The remnants of humanity are preparing for their last-ditch assault, to seal the breach in the outer wall and get on with the business of exterminating the titans.  Because the titan's only vulnerable spot would appear to be the nape of the neck, humanity's best weapon against them are hip-mounted grapnel-shooters that allow them to quickly maneuver up and behind into striking position.  The weird thing is that you see humans running around with these big metal tablets strapped to their hips far more than you see them using them.  Eventually, the action ratchets up to Spider-Man rivaling levels, but for a long time they look at a select few awe-inspiring ultra-ninjas before anyone else demonstrates that they even know how to use them.  An American version of this story would want some kind of extra-splodey rocket launcher instead of wire-based mobility.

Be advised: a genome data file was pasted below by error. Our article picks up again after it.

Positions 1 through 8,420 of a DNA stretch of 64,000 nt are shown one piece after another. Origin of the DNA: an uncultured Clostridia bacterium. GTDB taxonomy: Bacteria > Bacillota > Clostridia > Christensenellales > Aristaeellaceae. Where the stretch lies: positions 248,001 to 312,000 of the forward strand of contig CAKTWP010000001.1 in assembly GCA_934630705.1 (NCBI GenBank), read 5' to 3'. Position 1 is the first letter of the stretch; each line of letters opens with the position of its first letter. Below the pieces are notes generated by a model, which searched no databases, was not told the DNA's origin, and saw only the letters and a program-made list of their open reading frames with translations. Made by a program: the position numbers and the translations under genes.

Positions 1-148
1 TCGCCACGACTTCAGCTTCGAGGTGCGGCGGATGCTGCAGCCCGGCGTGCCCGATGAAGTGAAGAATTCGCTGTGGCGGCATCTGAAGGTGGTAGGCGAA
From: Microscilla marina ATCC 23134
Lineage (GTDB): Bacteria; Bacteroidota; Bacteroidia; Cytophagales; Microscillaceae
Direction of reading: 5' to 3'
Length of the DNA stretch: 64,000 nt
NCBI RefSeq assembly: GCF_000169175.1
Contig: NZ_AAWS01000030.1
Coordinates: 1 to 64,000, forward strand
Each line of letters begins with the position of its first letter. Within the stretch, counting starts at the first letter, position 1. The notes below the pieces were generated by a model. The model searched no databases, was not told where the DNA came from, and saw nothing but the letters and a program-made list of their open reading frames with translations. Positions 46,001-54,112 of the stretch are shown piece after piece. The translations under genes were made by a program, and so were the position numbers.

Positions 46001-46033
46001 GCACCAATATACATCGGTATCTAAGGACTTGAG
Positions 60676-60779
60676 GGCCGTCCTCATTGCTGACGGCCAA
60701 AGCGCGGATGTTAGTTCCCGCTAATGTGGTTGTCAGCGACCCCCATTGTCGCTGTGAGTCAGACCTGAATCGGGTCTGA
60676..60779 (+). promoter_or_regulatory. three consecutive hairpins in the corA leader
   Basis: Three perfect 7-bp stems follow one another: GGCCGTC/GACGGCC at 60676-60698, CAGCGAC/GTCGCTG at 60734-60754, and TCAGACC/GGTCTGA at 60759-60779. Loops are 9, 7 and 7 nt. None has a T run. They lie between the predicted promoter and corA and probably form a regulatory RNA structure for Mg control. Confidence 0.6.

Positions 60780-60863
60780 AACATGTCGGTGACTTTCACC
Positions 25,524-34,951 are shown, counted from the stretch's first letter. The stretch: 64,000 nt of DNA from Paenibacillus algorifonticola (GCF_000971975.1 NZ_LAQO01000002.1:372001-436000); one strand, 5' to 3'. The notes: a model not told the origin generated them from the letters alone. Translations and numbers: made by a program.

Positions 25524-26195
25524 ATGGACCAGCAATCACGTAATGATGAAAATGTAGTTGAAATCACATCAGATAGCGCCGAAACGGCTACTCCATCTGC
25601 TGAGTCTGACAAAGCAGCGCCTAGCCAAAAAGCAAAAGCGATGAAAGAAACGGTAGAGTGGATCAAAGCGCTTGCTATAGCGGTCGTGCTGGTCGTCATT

In the end, there's a big heart-rending sacrifice that creates a story-altering catharsis via a massive and unexplained metamorphose, and rather suddenly wraps up the most present conflict, but it's pretty clear that there's more to be explained and conquered in the inevitable sequel.

The story isn't deep, in this version, and that's fine.  The character development is largely trope-based, and that's fine too, particularly knowing that I have options should I wish to see these elements explored more deeply.  Recent re-watches of Spielberg films have reminded me how much more less can be.  It keeps the action moving and that's the part that works.  The titans are much creepier and more disturbing than one has come to expect from the creatures in giant anything movies.  I don't know if they'd play as creepy in Japan as they do here, given the cultural familiarity with their design source.  The foreignness may indeed account for a portion of the unsettling "otherness" of the monsters.